|Excerpts > Fall 2005|
|Jenn McKee reviews Jesus Sound Explosion by Mark Curtis Anderson
Mark Curtis Anderson, Jesus Sound Explosion, University of Georgia Press Reviewed by Jenn McKee
As a person who actually does, in fact, feel uncomfortable saying “under God” during the Pledge of Allegiance, I hardly expected Mark Curtis Anderson’s memoir, Jesus Sound Explosion, to engage me. But in its own, quirky way – like all good memoirs – it allowed me an all-access pass to a world wholly foreign and fascinating: that of a Baptist minister’s family.
Being part of such a family, of course, meant Anderson was constantly subjected to close scrutiny by his father’s congregation, a fact that haunted him as he grew up and battled fierce desires to be a part of the world around him instead of a mere spectator. The most powerful temptation, perhaps, came in the form of rock and roll, which Anderson’s mother broadly, hilariously labeled as “jazzy music.”
When the Fab Four’s sound began to lure Anderson as a child, his mother explained that John Lennon once said that the Beatles were more popular than Jesus. Anderson writes, “That’s all I needed to hear. Case closed, deal done. Still, whenever I heard a song by The Beatles at a school friend’s house, I wanted to hear it over and over, so I’d be able to play it in my head later.” Already, it seemed, the struggle for Anderson’s soul was on.
But what the memoir makes clear is that rock and roll did not contribute to Anderson dismissing his faith so much as it provided him a vehicle with which to root out and question Christianity’s contradictions. In one instance, he held fast to his affection for Bruce Springsteen’s music as a sixteen year old in California, despite pressure from his Baptist friends.
Church taught me about a darkness called sin that originated with Satan, the King of Darkness. The one way to overcome darkness: become born again by asking for forgiveness of sin, by accepting Jesus Christ as personal Lord and Savior. As I listened to Darkness on the Edge of Town, though, I couldn’t call this darkness “sin,” I couldn’t call the people who lived in the darkness “sinners” or “degenerates,” and I couldn’t positively say that they needed Jesus. I hadn’t yet lost my desire to proselytize, but I knew that I didn’t have the words to save these people, and they didn’t need anything that I had to offer.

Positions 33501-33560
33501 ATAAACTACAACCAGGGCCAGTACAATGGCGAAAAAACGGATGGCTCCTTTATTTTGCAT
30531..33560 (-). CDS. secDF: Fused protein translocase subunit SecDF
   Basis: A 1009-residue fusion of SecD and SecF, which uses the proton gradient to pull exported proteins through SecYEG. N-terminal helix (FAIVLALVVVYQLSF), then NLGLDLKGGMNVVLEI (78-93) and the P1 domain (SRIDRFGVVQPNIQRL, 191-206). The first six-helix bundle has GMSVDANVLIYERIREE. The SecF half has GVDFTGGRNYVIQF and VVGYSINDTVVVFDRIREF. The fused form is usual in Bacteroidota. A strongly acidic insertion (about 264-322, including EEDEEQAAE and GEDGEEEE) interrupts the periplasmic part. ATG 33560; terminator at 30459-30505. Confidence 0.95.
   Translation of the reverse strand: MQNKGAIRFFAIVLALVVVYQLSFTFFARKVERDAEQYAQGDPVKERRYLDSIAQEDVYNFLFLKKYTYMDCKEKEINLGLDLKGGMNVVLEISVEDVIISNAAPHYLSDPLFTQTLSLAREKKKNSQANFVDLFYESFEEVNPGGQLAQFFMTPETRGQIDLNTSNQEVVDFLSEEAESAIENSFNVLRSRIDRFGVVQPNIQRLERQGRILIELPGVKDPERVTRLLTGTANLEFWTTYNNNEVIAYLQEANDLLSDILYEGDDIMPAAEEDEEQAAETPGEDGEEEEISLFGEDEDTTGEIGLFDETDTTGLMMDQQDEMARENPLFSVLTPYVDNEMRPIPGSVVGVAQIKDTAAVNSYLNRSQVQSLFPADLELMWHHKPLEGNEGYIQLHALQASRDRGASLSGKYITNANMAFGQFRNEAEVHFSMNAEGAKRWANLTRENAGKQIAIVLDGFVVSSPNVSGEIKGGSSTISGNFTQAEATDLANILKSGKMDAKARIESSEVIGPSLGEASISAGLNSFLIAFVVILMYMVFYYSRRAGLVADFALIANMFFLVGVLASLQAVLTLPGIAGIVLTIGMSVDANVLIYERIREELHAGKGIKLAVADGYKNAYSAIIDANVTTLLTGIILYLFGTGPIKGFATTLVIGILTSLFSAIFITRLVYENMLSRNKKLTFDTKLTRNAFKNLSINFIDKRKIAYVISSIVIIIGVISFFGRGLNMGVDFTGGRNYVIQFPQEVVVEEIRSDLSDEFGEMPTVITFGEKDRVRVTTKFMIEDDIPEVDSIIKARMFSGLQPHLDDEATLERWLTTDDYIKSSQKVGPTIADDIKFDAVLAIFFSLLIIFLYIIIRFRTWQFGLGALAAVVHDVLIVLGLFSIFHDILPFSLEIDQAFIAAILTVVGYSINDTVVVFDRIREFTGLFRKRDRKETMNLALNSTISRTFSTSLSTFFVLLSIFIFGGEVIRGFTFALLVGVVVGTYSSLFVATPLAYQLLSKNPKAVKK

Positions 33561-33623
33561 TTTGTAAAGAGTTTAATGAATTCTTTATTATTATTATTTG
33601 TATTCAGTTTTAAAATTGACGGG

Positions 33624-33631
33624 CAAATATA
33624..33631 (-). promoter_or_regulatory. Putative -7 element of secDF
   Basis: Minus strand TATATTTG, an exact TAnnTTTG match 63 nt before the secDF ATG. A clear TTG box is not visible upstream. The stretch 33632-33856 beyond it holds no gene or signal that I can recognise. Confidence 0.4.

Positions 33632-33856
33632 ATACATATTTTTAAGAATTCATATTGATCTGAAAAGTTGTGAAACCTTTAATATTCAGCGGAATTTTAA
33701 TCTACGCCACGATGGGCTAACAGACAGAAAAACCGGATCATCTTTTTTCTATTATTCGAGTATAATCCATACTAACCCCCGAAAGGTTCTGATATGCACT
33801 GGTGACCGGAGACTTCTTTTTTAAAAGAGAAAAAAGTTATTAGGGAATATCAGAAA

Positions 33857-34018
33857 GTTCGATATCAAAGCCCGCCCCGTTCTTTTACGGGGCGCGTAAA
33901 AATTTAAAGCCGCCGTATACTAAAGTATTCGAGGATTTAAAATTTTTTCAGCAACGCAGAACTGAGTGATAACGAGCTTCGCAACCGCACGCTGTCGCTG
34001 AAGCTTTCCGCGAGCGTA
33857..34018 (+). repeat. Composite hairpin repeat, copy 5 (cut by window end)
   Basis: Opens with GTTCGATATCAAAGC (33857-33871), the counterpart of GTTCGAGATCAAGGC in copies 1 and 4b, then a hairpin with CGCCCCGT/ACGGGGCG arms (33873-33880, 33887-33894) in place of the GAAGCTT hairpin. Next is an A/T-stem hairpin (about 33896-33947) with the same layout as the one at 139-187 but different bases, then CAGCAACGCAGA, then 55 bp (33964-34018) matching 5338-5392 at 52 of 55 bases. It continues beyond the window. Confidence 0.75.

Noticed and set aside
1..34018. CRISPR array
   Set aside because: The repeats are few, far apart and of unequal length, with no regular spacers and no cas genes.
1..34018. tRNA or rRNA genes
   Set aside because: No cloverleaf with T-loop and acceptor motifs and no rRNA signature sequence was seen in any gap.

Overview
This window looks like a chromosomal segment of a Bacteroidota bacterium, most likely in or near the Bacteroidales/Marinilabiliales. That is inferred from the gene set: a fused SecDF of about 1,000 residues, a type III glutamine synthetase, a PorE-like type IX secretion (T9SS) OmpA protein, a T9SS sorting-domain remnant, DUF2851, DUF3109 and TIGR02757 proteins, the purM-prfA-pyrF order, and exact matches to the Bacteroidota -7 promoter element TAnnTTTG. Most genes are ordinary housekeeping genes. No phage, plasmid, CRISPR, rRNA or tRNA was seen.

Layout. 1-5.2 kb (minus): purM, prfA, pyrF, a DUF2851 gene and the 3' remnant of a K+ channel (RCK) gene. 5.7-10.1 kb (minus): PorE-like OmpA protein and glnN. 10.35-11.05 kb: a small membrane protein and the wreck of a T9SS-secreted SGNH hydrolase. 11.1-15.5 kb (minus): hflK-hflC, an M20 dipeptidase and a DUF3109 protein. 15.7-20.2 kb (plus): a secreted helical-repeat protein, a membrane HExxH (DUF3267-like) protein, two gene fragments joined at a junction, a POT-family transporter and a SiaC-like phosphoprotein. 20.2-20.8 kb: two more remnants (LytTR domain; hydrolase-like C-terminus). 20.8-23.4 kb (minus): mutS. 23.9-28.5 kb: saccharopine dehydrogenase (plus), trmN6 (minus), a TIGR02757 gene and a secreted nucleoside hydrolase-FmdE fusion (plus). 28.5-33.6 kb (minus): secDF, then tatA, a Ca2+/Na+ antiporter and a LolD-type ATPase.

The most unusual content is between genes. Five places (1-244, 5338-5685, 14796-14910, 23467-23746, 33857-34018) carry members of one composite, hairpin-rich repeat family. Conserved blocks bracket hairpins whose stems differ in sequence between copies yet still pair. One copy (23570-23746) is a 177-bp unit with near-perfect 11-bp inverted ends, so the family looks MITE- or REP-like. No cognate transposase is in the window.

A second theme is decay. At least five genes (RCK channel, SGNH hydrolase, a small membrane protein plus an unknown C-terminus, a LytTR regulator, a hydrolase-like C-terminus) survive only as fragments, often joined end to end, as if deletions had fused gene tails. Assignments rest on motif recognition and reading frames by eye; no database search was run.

In an age of religious extremism, it’s refreshing to hear a rational voice combing through the knotty difficulties of faith; and though the book concentrates on how and why Anderson ultimately left the fold, despite his family and upbringing, such moments demonstrate just how deeply he cleaved to, and how closely he examined, his Christianity.
Anderson informs readers in the introduction, though, that he has indeed fallen away from the church. When we first meet him, he’s smoking on the porch of his house in Minneapolis. He ponders his crumbling marriage, waiting to work a shift at a record store called “Electric Fetus,” when his sixth grade Sunday school teacher suddenly pedals by on a bike. This man, along with everyone else in the area Anderson had known as a child, had seemed to stop existing for Anderson, so he’s shocked at the sight. “There I was then, here I am now, and now looks nothing like I pictured. The straight and narrow way has been abandoned, the way to get home has been lost, but Wally Johnson, it seems, has been riding by all this time.” The quiet, resonant power of the anecdote frames Anderson’s story perfectly, articulating a sense of wistful loss regarding the past, despite its difficulties, while also demonstrating that the seemingly less restrictive present has its share of challenges and heartache, too.